The urban dust samples were grouped based on the color identified using the Munsell tables. The formation of the groups by color was validated with a discriminant analysis using the Statgraphic Plus 5.1 software (Statpoint Technologies Inc., 1992). The groups by color were considered the dependent variables and the CI (HI, RI, and SI) were considered the independent variables; each group was assigned a name based on the Munsell tables. With these same groups formed using the Munsell tables, a discriminant analysis was carried out in order to validate the classification of the samples by groups formed based on the PTE, where the dependent variables were the groups by color and the independent variables were the concentrations of PTE.

A discriminant analysis is a classification and assignation technique for elements or a group, which allows to confirm the validation or not of the formation of sample groups based on a set of independent variables. The classification of the elements of a populace or group is carried out with lineal or quadratic functions (Lévy, Varela, Calvo, & Rodríguez, 2003).

Within each group of urban dust assigned by color, multiple correlations were made between the CI and the concentrations of Cr, Ni, Cu, Zn, Pb, V, and Rb utilizing Statgraphics plus 5.1 (Statpoint Technologies Inc., 1992). The multiple regression establishes the relation of a dependent variable Y with regard to a variable X (X1 X2... Xn) in a multidimensional space:


= Dependent variable (indices of soil hue, redness, and saturation)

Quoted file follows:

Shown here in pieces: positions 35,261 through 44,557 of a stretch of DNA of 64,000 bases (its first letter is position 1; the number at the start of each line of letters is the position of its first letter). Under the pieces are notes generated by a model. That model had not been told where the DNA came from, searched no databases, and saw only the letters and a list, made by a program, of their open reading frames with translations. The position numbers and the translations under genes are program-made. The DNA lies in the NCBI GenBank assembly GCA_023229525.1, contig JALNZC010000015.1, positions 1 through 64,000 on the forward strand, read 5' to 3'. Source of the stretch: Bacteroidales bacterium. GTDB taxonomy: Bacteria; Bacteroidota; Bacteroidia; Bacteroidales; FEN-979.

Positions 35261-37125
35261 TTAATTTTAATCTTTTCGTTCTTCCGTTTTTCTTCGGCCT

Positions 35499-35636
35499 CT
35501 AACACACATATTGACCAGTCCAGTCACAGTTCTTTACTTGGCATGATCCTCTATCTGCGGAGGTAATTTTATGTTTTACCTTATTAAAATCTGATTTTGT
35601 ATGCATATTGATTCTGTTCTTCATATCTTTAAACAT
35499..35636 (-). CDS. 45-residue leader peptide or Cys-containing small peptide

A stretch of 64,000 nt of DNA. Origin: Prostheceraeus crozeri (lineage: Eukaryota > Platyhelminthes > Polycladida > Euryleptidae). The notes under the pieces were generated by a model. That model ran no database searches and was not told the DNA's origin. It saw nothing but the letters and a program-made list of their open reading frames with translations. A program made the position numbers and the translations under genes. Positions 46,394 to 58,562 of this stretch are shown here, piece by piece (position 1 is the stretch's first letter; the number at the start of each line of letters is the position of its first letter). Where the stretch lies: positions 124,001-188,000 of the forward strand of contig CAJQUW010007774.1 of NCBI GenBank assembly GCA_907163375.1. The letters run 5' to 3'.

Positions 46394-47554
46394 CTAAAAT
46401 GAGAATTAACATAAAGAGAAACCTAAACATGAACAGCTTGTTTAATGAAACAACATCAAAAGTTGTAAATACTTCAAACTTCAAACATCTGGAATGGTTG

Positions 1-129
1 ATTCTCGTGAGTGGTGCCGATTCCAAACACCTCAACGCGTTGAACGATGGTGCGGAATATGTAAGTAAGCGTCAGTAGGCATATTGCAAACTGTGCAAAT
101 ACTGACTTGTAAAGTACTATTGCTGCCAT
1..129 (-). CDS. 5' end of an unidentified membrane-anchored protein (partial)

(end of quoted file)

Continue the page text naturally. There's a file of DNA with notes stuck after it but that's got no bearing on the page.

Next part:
a = Regression parameter

βi = Increase of Y in units when increasing X. The equation includes datum for each indicator β1, β2..., βn (Aiken & West, 1991).

Xi = Explicative variable (concentrations of PTE)

e = Indication error

The contents of each PTE by color group of urban dust were compared using the Kruskal-Wallis test, as it is the best method to compare populace in which there is no normal distribution of the data. This test evaluates the hypothesis that the averages of each group are equal; it combines the data of every group and orders them from least to greatest, and subsequently calculates the average range for the data of each group (Kruskal & Wallis, 1952).



Formation of color groups

Figure 2 shows the four color groups formed by the urban dust, based on the Munsell color card: I) Dark reds (2.5 YR), II) Grays (10 YR), III) Clear reddish browns (5 YR), and IV) Clear grayish-browns (10 YR). According to Table 1, the urban dust groups based on the Munsell tables coincided with the groups made in accordance to the HI, RI, and SI, since 100 % of the assignments were correct. On the other hand, the urban dust groups in accordance to color coincided 84.88 % with the groups made considering the concentration of the PTE (Table 2).

Correlation between color indices and potentially toxic elements

The multiple lineal regressions indicated an appropriate adjustment between the HI with regard to the PTE (Table 3). The best represented PTE in the equations were Pb and Zn in the four color groups of the urban dust samples. Regarding RI, the multiple regressions (Table 4) indicate that the best represented PTE in the equations were Cr, Ni, Cu, Pb, and V in the four groups. Finally, the regressions of the four groups based on the SI were significant (Table 5), which indicates that SI showed a high level of relation or association with the PTE. The best represented PTE in the equations were Cr, Ni, Cu, Zn, Pb, and V in the four color groups of the urban dust samples. The CI functioned as indicators for the concentration of PTE in all the cases or color groups; in general, they are related mainly with the concentrations of Pb, followed by Zn, Cr, Cu, Ni, and V.